Action at Bentonville

 Location:  Benton County
 Campaign:  Pea Ridge Campaign
 Date:  February 18, 1862
 Principal Commanders:  Brigadier General Alexander Asboth (US); Unknown (CS)
 Forces Engaged:  Fourth and Fifth Missouri Cavalry Regiments (detachments), First  Missouri Flying Battery (US); Seventeenth Arkansas  Infantry (CS)
 Estimated Casualties:  1 (US); 32 (CS)
 Result:  Union victory

The Action at Bentonville occurred on February 18, 1862, as Brigadier General Samuel R. Curtis sought to maneuver Confederate forces from their winter encampment at Cross Hollows in the Boston Mountains.

Curtis had entered Arkansas the previous morning in pursuit of Sterling Price’s Missouri State Guard, troops he had chased from southwest Missouri. Curtis’s Army of the Southwest rolled forward with little opposition until encountering Confederate regulars under Colonel Louis Hebert just south of Little Sugar Creek at a place called Dunagin’s Farm. Hebert’s force of infantry and cavalry, supported by artillery, fought a stubborn rearguard action that halted Curtis’s advance, costing the Federals thirteen dead and around twenty wounded while suffering as many as twenty-six dead on the Rebel side.

Curtis believed the Confederate winter encampment at Cross Hollows was well-fortified and decided on February 18 to scout the area and determine a means of repelling the Rebels from their earthworks. He accordingly sent scouts west of the Telegraph Road to see if Cross Hollows could be flanked from its left. He also sent a strong column of cavalry toward Bentonville (Benton County).

The strike force that attacked Bentonville consisted of men of the Fourth and Fifth Missouri Cavalry Regiments, backed by the firepower of the First Missouri Flying Battery. Their commander was Alexander Sandor Asboth of Brigadier General Franz Sigel’s Union Division. Asboth was Hungarian by birth, having moved into exile in the United States after the failed uprising against Austria in 1848. General John C. Fremont had sought his services as a brigadier general in charge of volunteers and as a chief of staff, and Asboth had fought well with cavalry in Missouri in 1861.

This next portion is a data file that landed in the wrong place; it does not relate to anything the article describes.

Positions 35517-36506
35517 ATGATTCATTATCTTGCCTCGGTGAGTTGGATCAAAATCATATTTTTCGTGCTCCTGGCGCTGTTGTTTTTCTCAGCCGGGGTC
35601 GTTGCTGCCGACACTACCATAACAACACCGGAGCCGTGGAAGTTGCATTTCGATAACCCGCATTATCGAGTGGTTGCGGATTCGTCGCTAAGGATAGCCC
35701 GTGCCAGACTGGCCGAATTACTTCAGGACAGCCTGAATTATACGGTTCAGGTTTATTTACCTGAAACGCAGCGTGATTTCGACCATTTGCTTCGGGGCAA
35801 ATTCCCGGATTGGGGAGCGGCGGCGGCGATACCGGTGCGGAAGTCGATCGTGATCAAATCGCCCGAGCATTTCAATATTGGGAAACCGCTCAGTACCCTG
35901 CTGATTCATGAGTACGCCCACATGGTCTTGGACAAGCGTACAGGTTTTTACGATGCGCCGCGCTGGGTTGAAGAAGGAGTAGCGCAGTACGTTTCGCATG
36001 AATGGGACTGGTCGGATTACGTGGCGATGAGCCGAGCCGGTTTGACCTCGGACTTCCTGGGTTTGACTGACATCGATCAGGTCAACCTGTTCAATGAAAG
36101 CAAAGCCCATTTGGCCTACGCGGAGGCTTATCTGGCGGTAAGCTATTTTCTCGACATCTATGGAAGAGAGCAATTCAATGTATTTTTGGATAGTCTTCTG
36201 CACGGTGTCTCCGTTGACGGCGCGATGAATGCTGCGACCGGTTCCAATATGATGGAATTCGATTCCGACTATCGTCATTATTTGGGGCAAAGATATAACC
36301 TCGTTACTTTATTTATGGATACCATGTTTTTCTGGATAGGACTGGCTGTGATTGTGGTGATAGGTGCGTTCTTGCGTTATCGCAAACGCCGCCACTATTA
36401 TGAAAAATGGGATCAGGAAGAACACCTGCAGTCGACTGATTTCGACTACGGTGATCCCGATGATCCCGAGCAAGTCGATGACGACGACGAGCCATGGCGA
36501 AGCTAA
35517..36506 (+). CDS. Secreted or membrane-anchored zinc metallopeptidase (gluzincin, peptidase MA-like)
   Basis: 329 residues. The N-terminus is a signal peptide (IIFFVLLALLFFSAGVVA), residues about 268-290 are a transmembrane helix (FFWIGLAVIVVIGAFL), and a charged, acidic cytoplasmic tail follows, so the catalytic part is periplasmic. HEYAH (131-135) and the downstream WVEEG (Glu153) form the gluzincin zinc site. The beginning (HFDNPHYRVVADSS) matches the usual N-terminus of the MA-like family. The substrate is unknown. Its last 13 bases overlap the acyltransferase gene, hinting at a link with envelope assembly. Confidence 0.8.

After scattering a Rebel picket post four miles east of Bentonville, Asboth’s column roared into town at twenty minutes past noon, surprising soldiers from Colonel Frank Rector’s Seventeenth Arkansas Infantry Regiment who were clearing out equipment left behind when Hebert’s troops left their camp to confront Curtis’s army. The Federals captured thirty-two Rebel soldiers, four wagonloads of food and equipment, three dozen horses, the papers of the Confederate post quartermaster, mail, $475.75 in Confederate currency, and the Seventeenth Arkansas’s regimental flag.

After administering the oath of allegiance to the citizens of Bentonville, the Federal column returned to the main Union force by 7:30 p.m. The only Union casualty of the affair occurred when a trooper of the Fifth Missouri Cavalry returned to town to fill his canteen with whiskey. A Confederate shot him twice in the head, and the people of Bentonville hid his body in an outhouse. After a Federal search party found the corpse, they set fire to Bentonville, burning much of the town.

The chief result of the Action at Bentonville was the intelligence gathered by Asboth’s troops, from which General Curtis determined that he would be able to send troops to the west to maneuver the Confederates out of their position at Cross Hollow. Rebel commander Ben McCulloch came to the same realization, and the next morning the Rebel troops retreated deeper into the Boston Mountains through the freezing rain after setting their camp afire. This helped set the stage for future movements by both armies that resulted in the climactic Battle of Pea Ridge a few weeks later.

For additional information:
Christ, Mark K., ed. Rugged and Sublime: The Civil War in Arkansas. Fayetteville: University of Arkansas Press, 1994.

Shea, William, and Earl Hess. Pea Ridge: Civil War Campaign in the West. Chapel Hill: University of North Carolina Press, 1992.

The War of the Rebellion: A Compilation of the Official Records of the Union and Confederate Armies. Series 1, vol. 8. Washington DC: Government Printing Office, 1890–1901, p. 62–64.

Warner, Ezra J. Generals in Blue: Lives of the Union Commanders. Baton Rouge: Louisiana State University Press, 1964.

Mark K. Christ
Little Rock, Arkansas


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